New power for the FCA to suspend shareholder voting rights for DTR 5 breaches
Regulations have been made which amend the Financial Services and Markets Act 2000 by introducing new sanctions powers for breaches of the Transparency Rules. The most significant change is a new power for the Financial Conduct Authority to apply to court for an order suspending a shareholder's voting rights. The Regulations also introduce rules on publicising sanctions that have been imposed.
The changes are being made in order to implement into UK law certain parts of the directive which amended the EU Transparency Directive in 2013. Member states have until 26 November 2015 to implement those amendments into national law. The UK implemented some of the changes ahead of time. The Regulations will make some of the other required changes and the remaining changes will be implemented by amendments to the DTRs (see the FCA’s consultation CP 15/11 here).
Power to suspend shareholder voting rights
The most noteworthy change is a new section 89NA FSMA which will allow the FCA to apply to court for an order suspending the voting rights of a shareholder, in the event of a breach of the obligation to notify changes in major shareholdings in the Transparency Directive. In deciding whether the breach is serious enough to warrant making the order the court may have regard to:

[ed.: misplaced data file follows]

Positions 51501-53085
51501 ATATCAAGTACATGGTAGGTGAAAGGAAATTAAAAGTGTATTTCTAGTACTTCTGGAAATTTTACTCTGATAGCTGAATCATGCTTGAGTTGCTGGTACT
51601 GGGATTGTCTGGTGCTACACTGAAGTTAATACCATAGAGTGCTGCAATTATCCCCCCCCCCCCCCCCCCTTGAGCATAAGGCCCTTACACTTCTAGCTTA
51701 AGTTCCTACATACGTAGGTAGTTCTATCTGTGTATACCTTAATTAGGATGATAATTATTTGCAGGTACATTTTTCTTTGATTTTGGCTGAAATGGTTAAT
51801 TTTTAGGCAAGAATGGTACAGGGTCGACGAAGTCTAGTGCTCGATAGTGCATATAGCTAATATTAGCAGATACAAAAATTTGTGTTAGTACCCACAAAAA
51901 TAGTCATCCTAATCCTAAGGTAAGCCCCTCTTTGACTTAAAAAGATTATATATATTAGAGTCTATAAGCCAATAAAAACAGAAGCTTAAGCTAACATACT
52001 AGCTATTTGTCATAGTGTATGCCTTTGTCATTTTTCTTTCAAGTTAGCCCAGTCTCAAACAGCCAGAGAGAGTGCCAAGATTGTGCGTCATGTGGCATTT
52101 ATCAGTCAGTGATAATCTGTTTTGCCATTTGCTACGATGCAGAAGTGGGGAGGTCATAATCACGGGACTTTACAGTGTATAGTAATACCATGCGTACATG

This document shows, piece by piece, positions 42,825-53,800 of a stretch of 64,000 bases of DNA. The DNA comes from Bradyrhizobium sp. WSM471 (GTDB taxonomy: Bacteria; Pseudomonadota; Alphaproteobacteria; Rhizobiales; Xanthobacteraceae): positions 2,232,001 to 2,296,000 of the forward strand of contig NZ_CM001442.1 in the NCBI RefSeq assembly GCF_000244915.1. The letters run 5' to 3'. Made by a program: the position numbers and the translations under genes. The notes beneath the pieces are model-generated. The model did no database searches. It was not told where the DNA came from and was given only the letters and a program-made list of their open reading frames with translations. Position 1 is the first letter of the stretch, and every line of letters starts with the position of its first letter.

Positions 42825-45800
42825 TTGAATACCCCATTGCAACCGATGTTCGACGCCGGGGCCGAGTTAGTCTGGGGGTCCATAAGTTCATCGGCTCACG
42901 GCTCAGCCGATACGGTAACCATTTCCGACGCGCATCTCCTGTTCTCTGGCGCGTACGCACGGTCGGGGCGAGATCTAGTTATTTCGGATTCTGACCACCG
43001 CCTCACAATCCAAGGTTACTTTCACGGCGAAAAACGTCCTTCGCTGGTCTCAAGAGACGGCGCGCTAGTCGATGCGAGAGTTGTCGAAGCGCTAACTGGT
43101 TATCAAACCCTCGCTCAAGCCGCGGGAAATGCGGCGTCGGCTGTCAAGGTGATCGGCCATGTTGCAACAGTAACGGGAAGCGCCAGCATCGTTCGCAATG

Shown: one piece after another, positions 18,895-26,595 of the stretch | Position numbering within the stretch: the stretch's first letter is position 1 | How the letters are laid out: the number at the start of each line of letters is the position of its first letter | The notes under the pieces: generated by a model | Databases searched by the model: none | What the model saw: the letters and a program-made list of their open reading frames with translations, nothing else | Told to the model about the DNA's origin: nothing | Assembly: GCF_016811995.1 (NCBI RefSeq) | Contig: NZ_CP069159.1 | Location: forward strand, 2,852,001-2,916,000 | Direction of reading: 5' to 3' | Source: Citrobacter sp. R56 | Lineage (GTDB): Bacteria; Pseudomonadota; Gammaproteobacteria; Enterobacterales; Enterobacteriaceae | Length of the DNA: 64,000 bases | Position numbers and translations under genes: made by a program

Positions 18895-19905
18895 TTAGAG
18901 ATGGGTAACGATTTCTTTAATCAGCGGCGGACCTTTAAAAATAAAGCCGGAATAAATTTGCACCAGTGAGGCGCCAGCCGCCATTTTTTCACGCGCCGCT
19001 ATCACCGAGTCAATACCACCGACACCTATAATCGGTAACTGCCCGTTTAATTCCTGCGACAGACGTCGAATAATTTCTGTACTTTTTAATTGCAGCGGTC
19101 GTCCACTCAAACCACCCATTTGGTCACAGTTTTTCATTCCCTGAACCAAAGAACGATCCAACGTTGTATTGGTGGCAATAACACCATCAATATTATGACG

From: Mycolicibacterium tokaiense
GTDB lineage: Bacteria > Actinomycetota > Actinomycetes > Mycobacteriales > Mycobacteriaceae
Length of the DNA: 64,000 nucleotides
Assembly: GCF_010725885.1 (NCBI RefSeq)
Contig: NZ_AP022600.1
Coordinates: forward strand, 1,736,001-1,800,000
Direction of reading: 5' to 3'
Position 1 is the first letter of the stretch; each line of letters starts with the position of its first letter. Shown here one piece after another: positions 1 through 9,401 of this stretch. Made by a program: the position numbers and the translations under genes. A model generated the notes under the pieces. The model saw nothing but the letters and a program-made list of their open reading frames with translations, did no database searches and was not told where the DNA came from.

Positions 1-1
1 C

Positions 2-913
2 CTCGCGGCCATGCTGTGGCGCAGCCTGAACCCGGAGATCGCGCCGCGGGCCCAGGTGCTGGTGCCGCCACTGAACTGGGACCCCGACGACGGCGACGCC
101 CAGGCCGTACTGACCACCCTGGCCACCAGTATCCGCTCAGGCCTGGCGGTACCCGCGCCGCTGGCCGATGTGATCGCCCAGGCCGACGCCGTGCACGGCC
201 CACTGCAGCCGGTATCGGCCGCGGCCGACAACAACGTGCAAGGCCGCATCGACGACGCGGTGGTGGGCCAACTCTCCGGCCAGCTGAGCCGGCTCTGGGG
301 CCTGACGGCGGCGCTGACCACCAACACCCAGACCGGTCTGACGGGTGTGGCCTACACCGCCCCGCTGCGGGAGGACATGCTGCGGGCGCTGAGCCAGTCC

- whether the contravention was deliberate or repeated;
- the time taken for the contravention to be remedied;
- whether the voteholder ignored warnings or requests for compliance from the FCA;
- the size of the holding of shares to which the contravention relates;
- any impact of the contravention on the integrity of the UK financial system; and
- the effect of the contravention on any company merger or takeover.
Publicity of sanctions
Under a new section 391B FSMA, the FCA will have discretion to delay publication of any sanctions it has imposed for breaches of the Transparency Rules or to make the information anonymous where:
- the sanction is imposed on an individual and publication of personal data is found to be disproportionate;
- failing to publish anonymously would seriously jeopardise the stability of the financial system or an ongoing official investigation; or
- failing to publish anonymously would cause, insofar as it can be determined, disproportionate and serious damage to the persons involved.
Click here for the Transparency Regulations 2015. The provisions referred to above come into force on 26 November 2015.